I remember their auto assesments fifty years ago, when their senior evaluators had tested cars from the 1940s and 1950s. By 1970, those late-middle-age testers were highly satisfied with reliable full size American sedans with V8 engines and relatively trouble-free automatic transmissions.

      By contrast, they severely downrated the small imports and subcompact domestics. Once you get into your late 50s and early 60s, butt comfort begins to overrule driving characteristics. Middle age spread and reduced mobility worked against smaller cars that the young thought were comfortable enough and fun to drive.

      The ratings incorporate value judgements of the testers, as well as soft data like owner satisfaction. Several models have high owner satisfaction, but low reliability ratings.

      Some of CR’s reliability ratings include non-mechanical things like fit and finish that don’t affect the vehicle’s driveability. CR has traditionally downrated Jeeps and other off-road vehicles, because they don’t measure up to the better road cars on pavement.

      CR’s ratings are good, but shouldn’t be used as the sole source for car buyers. Neither should TTAC reviews, but for the size of the investment, more data is always better before making a judgement.

  • avatar
    Art Vandelay

    BMW being average tells me all I need to know. I am not afraid of “lease only” brands to include Alfa Romeo, but I wouldn’t touch a BMW on a 12 month deal. It pains me. Of my favorite vehicles I’ve ever owned, a sub 3000 mile E30 318i Touring (Euro Spec) I haf in the 90’s is probably my favorite car I’ve owned. Modern BMW’s? Not with your money.

  • avatar

    Well, not that surprised. A lot of their best selling models are Made in Japan only ( CX5, CX9, Mazda 6). Recently they’ve opened up production in Mexico for the Cx30 and Mazda 3 I think. I’ve seen some reviews on the CX 30 and there seem to be some production issues but that’s probably just teething pains. The rest of the line up made in Japan, they are as solid as granite.

    • 0 avatar
      DC Bruce

      I’mm not sure of the assumed correlation between where the car is built and its reliability. My ’08 Honda Pilot is a true “cockroach car” and it was not built in Japan. I believe it was built in Canada. Likewise, my ’15 GMC Sierra 1500, now with 115K miles, has also proved very reliable. It was built in Mexico.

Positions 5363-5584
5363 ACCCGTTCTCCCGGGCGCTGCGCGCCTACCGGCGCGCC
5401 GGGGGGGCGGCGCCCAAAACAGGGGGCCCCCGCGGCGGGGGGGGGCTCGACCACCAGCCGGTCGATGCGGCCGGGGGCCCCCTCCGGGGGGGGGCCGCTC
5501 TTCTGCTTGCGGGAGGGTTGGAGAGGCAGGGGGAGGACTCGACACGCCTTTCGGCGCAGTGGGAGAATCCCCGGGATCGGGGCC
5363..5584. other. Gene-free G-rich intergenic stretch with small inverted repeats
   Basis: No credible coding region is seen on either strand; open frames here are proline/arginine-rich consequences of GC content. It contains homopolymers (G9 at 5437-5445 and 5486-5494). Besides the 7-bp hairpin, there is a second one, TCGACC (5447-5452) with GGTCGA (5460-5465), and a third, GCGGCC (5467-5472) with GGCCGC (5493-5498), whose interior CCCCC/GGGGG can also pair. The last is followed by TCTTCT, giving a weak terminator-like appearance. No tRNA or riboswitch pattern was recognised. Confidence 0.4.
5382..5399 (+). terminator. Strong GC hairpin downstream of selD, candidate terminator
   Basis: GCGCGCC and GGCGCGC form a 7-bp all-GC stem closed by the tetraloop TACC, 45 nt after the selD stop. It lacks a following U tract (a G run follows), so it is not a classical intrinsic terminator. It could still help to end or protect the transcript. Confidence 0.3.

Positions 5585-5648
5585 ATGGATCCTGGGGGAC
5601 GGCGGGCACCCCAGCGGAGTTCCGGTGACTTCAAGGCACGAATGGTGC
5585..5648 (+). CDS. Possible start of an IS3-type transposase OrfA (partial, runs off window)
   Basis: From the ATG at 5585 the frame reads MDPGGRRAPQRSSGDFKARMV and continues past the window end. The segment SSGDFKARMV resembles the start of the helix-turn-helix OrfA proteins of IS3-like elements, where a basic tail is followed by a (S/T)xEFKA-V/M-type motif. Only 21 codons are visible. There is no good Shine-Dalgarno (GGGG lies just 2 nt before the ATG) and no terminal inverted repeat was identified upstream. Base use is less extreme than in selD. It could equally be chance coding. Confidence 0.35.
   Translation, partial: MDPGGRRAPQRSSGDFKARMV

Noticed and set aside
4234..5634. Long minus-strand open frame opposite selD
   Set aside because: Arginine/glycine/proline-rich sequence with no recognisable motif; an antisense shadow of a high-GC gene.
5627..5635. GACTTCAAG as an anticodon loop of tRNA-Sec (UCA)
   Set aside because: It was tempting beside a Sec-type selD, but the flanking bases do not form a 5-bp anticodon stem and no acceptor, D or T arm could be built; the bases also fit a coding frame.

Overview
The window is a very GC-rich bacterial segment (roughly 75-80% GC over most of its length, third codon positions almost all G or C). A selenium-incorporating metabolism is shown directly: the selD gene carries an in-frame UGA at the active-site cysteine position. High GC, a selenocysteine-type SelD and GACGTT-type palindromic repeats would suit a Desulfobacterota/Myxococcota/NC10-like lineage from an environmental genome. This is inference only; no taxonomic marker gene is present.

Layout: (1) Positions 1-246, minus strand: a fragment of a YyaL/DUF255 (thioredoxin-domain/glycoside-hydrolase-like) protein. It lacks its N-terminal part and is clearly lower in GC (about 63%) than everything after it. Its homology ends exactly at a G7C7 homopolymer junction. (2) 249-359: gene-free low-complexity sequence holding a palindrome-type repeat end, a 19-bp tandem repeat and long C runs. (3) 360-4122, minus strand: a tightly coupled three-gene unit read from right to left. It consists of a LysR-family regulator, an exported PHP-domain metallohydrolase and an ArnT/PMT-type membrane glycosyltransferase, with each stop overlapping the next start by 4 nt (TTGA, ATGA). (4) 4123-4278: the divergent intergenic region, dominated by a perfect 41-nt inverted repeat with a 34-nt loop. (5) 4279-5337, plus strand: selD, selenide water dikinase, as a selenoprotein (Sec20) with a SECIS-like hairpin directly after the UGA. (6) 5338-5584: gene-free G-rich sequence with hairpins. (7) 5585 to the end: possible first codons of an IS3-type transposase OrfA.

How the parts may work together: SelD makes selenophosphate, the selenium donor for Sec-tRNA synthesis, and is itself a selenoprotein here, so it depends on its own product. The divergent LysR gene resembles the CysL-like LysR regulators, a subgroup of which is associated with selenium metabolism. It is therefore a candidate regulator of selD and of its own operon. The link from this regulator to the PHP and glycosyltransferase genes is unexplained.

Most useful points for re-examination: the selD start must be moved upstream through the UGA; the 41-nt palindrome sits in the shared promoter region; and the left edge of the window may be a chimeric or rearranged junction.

• 0 avatar

        That’s true. Even China puts out some high-quality products. It’s just that they jack up the price appropriately. They’ve been making progress in camera lenses recently. Other areas as well. Because of the higher prices, you won’t see those products at Walmart because they aren’t cheap.

      • 0 avatar

        I can only speak from my experience DC Bruce. I owned throughout the years vehicles of the same brand (Honda) that were made in Japan and some that were made in USA or Canada. In my experience the Japanese made ones were flawless, the Canadian made were very, very good and the USA Hondas were good as well. The Canadian and USA made ones ( My 2006 Alabama made Pilot has 240,000 miles but had some issues throughout its 15 years while the Japanese CRV, never had ANY in 160,000 miles I’ve owned it. Same for the Honda Ridgeline Made in Canada. Very few issues but more than the Japanese.

  • avatar

    My 1994 Miata still soldiers on. I replaced the water pump, just because it’s easy to do when replacing the timing belt. I put a new radiator in it 20 years ago. Brake work, new rotors and calipers just because. New master cylinder just because. Virtually no engine work, it still has the original clutch. It has never failed to pass inspection and had to be run on a treadmill since it’s OBD1. Best car I ever had, and still have.

  • avatar